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June 12, 2024

IU Health first in Hamilton County to utilize new technology for heart patients

IU Health North Hospital

IU Health first in Hamilton County to utilize new technology for heart patients

Cardiologists at Indiana University Health North and Saxony hospitals are now treating patients experiencing atrial fibrillation with new technology that increases patient safety and reduces patient recovery time. IU Health's cardiac electrophysiology team is the first to bring this technology to Hamilton County.

Atrial fibrillation, commonly referred to as AFib, is a form of irregular heartbeat and the most common heart rhythm condition, impacting more than 12 million people in the United States, according to the Centers for Disease Control and Prevention. The advancement in AFib treatment is called pulsed field ablation (PFA) and delivers rapid electrical pulses to restore normal heart rhythm. With PFA, precise pulses are delivered and targeted just to the abnormal heart cells, which differs from traditional techniques that use high levels of heat (radiofrequency ablation) or cold (cryoablation technique) to restore normal heart rhythm but have higher chance of harming adjacent structures, such as the esophagus or phrenic nerves. Patients with PFA experience shorter procedures and reduced recovery times.

"With this new technology, we are transforming the way we treat patients with atrial fibrillation,” said Dr. Antonio Navarrete, an IU Health cardiologist who specializes in clinical cardiac electrophysiology. "PFA is a more precise approach that prioritizes patient safety and allows our patients to return to their lives and loved ones more quickly.”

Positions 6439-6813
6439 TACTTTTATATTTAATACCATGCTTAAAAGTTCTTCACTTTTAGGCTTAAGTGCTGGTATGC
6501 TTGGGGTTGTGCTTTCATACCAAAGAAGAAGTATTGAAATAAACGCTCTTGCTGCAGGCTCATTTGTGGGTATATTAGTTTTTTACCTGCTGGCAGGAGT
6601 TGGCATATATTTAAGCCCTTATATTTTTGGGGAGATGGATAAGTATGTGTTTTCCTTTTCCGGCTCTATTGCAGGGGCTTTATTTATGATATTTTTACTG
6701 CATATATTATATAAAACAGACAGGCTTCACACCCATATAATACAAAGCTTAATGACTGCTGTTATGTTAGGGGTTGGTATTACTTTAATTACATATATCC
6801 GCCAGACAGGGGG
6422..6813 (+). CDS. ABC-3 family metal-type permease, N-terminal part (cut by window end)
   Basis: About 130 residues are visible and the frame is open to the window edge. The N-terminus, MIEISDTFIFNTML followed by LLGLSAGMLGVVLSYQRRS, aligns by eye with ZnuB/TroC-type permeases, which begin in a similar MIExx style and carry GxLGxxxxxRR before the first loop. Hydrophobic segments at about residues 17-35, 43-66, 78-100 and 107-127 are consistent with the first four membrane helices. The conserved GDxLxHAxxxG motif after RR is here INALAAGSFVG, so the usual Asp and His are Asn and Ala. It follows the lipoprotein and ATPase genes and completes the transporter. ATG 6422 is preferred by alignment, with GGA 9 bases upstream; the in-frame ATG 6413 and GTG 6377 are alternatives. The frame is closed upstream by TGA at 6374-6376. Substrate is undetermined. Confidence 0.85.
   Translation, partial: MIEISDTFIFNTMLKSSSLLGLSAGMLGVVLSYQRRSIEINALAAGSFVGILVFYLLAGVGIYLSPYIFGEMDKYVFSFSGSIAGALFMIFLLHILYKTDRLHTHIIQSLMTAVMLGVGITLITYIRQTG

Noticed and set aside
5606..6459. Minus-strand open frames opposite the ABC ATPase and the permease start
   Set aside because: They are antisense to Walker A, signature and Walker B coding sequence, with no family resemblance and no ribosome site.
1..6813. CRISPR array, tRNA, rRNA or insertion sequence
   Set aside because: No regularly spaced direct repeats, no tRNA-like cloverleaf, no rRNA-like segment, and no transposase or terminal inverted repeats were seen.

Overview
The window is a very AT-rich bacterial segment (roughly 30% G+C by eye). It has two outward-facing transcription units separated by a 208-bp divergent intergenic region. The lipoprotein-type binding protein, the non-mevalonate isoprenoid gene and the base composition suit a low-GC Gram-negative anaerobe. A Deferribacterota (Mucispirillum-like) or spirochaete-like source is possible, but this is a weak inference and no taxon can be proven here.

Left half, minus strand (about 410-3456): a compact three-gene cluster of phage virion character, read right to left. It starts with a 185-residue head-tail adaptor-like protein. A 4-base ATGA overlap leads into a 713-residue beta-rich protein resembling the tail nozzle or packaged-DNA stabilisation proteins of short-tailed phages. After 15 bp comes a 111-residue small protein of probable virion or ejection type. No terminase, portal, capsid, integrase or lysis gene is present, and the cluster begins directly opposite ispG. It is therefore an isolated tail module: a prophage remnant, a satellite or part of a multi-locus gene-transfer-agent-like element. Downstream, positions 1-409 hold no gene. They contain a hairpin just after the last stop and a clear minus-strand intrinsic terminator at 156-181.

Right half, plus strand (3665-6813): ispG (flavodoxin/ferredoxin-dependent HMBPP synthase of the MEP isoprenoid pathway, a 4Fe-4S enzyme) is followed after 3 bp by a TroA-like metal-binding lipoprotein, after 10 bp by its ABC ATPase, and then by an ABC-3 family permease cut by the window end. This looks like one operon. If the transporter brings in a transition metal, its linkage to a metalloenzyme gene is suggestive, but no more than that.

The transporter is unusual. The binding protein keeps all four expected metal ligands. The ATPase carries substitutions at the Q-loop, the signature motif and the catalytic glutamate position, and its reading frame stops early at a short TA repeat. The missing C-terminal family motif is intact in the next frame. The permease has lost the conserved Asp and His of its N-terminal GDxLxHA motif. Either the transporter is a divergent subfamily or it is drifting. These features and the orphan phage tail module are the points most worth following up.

The US Food and Drug Administration (FDA) has approved multiple PFA systems to treat heart conditions, including AFib. Dr. Navarrete and his teams at both hospitals began using the new technology in April.

"The incidence of atrial fibrillation is increasing annually with the aging population. It is a major cause of stroke and can lead to congestive heart failure if untreated,” said Dr. Nathan Lambert, medical director of Cardiology at IU Health North, Saxony and Tipton hospitals. "We are pleased to have our hospitals leading the way with cutting edge technology that places us at the forefront not only statewide, but nationwide, and allows optimal care for our patients.”

Catching Afib early is crucial to successful treatment. Signs and symptoms include feelings of a rapid, fluttering or pounding heartbeat, fatigue, weakness, light-headedness, shortness of breath, chest pain and in some cases, stroke. To learn more or to find an IU Health cardiologist near you, visit

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